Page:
New Delhi, June 12: In war, you do not make soldiers unhappy. Travel extra mile and channel some extra money to address their grievances, the Supreme Court said on Friday taking serious note of non-payment of salary and lack of proper accommodation to doctors engaged in fight against Covid-19.
The courts should not be involved in the issue of non-payment of salary to health care workers and government should settle the issue, it said.
The top court was hearing a plea by a doctor, who alleged that front line healthcare workers engaged in fight against Covid-19 are not being paid salaries or their salaries are being cut or delayed.
The doctor also questioned the Centre’s new SOP making their 14-day quarantine non-mandatory.
In war, you do not make soldiers unhappy. Travel extra mile and channel some extra money to address grievances. Country cannot afford to have dissatisfied soldiers in this war which is being fought against Corona, said a bench of Justices Ashok Bhushan, S K Kaul and MR Shah.
Solicitor General Tushar Mehta, appearing for the Centre, said that if there are better suggestions coming forward, they can be accommodated.
The bench said that there are reports coming from many areas that doctors are not being paid.
We saw report that doctors went on strike. In Delhi, some doctors have not been paid for past three months. These are concerns that should have been taken care off. It should not require court interventio,” the bench said adding You (Centre) need to do more. Must make sure their concerns are addressed .
Senior advocate K V Viswanathan, appearing for petitioner said that if doctors on Covid duty are not provided accommodation near hospitals their family/friends are exposed to higher risk of infection.
He said that doctors and other health care workers, who are engaged in Covid duty, run a great risk of exposure of infection without proper PPE kits and without proper accommodation, their family members are also at higher risk of infection.
The bench told Mehta, “There could be someone battling at a higher level on one day and lower on another level. How to deal with this problem it should be put before court? On the issue of accommodation a more liberal view must be taken .
Mehta replied that government has given the suggestions about the accommodation part in the affidavit and if any more suggestions are made, then it can be looked into.
Viswanathan said that doctors are now being subjected to wage reduction and if they are working under any government orders, then no reduction should be done.
Even private hospitals should not cut salaries of doctors , he said.
The bench said that these concerns should be taken care of by the government which must make sure that their concerns are addressed.
The bench posted the matter for further hearing on June 17.
On June 4, the Centre had told the top court that a large number of make-shift hospitals will have to be built in the near future to accommodate the constant rise in the number of newly infected people.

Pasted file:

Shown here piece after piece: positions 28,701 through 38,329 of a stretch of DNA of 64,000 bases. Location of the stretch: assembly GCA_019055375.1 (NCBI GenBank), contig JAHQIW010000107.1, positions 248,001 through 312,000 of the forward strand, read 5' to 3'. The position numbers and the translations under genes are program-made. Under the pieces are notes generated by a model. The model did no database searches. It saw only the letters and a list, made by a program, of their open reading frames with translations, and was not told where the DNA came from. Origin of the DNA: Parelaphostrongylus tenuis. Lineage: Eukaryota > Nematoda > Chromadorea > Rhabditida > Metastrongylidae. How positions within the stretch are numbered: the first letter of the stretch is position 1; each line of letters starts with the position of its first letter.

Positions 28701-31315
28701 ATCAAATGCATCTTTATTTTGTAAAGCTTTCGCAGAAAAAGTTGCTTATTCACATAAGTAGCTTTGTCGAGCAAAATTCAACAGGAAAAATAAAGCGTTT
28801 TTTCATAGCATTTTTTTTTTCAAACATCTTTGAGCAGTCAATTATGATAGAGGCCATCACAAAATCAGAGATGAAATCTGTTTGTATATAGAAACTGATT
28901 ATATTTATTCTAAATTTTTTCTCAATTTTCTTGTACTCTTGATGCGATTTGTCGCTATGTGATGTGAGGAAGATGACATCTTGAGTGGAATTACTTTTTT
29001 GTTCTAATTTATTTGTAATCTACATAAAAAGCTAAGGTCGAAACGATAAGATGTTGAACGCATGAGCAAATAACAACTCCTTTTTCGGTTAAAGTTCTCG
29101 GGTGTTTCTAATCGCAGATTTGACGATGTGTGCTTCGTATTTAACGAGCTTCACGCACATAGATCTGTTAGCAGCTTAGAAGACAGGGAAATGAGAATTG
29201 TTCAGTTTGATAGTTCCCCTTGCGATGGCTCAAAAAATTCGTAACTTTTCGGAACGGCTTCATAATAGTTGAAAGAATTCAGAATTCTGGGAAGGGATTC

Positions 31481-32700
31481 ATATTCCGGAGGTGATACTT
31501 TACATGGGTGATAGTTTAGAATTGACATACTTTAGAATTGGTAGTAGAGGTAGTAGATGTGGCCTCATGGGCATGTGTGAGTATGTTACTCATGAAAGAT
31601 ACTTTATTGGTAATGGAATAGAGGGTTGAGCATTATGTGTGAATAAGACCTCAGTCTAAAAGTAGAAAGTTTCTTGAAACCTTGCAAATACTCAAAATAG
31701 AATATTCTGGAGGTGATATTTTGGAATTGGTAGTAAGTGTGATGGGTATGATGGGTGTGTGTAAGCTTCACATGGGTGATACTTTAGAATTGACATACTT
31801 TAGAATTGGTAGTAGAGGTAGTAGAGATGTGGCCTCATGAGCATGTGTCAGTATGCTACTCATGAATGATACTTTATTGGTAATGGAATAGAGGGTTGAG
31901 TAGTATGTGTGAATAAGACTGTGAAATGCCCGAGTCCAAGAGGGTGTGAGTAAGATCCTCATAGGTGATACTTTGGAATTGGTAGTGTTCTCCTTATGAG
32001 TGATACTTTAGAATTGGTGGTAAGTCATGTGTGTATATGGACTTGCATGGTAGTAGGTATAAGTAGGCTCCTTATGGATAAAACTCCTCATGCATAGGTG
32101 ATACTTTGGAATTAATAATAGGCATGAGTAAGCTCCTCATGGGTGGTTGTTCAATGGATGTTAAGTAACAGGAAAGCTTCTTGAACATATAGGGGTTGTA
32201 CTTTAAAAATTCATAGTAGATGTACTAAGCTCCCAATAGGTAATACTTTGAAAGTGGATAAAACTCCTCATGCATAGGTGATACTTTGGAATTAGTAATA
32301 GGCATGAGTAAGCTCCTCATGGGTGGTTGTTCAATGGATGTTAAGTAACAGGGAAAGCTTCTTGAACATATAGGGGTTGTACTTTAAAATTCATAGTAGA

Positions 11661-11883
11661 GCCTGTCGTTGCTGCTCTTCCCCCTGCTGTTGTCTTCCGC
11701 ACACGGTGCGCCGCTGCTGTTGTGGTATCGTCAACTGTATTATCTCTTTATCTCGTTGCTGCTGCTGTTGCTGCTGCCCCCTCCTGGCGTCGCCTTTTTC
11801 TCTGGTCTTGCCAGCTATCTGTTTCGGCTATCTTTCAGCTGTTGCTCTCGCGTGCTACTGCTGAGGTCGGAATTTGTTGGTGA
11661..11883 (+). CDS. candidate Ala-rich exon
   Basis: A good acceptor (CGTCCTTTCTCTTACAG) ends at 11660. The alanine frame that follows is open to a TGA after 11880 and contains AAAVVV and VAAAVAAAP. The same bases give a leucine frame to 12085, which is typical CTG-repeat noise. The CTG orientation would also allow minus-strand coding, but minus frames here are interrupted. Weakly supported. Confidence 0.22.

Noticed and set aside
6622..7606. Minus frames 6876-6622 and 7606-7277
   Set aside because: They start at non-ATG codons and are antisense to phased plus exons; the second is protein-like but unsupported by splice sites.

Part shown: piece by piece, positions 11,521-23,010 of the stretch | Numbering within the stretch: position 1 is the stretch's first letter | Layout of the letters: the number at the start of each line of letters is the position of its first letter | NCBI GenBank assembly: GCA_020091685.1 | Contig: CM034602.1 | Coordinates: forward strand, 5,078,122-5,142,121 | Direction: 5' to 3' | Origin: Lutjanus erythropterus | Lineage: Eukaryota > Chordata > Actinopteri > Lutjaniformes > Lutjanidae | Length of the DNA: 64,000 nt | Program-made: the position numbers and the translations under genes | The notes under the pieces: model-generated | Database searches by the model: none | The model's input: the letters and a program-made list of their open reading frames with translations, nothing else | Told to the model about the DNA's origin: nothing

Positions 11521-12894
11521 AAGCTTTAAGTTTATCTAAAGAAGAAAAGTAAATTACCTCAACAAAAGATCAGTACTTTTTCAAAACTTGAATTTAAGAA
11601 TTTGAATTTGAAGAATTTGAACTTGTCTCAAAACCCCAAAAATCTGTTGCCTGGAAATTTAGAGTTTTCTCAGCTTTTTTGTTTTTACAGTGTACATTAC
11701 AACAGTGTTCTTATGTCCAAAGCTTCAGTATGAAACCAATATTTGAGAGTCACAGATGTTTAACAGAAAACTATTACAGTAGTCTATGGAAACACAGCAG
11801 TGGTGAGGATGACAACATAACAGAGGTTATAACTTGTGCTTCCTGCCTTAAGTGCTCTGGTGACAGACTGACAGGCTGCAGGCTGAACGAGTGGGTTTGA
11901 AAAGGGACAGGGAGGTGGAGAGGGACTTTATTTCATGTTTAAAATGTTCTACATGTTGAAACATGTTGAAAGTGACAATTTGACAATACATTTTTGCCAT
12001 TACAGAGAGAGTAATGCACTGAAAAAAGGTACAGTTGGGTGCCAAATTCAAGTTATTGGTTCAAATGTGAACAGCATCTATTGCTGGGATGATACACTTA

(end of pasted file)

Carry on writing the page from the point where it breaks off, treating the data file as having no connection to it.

The Centre also contended that though hospitals are responsible for implementing the Infection Prevention and Control (IPC) activities, the final responsibility lies with the health care workers to protect themselves from COVID-19.
It further said mandatory quarantine for 14 days after the duty of healthcare workers of 7/14 days is not justified and warranted .
It is most respectfully submitted that number of cases of COVID-19 are constantly increasing and at some point of time in near future, apart from existing hospitals, large number of temporary make-shift hospitals will have to be created in order to accommodate COVID-19 patients requiring admission, medical care and treatment, the Ministry of Health and Family Welfare said in an affidavit.
The affidavit was filed on a plea by Dr. Arushi Jain, through advocates Mithu Jain and Arjun Syal, questioning Centre’s new Standard Operating Procedure (SOP) of May 15 for front line COVID-19 healthcare workers by which it ended the 14-day mandatory quarantine for them.
The ministry in its reply affidavit had said healthcare workers (HCW) are properly protected by Personal Protective Equipments (PPE) in workplace settings and carry no additional risk to their families or children.
It had said grievances raised by the petitioner alleging infirmities in the May 15 guidelines of the health ministry are completely presumptuous, vacuous, ill-founded and sans any empirical or medical evidence.
Justifying its advisory and SOPs, the health ministry said it is a step in the right direction and that the guidelines emphasise the role of taking adequate preventive measures by all health care workers in the hospital setting against the likelihood of contracting infection at their work place.
On April 8, the apex court had observed that the doctors and medical staff are the “first line of defence of the country” in the battle against COVID-19 pandemic, and directed the Centre to ensure that appropriate PPEs are made available to them for treating coronavirus patients. (PTI)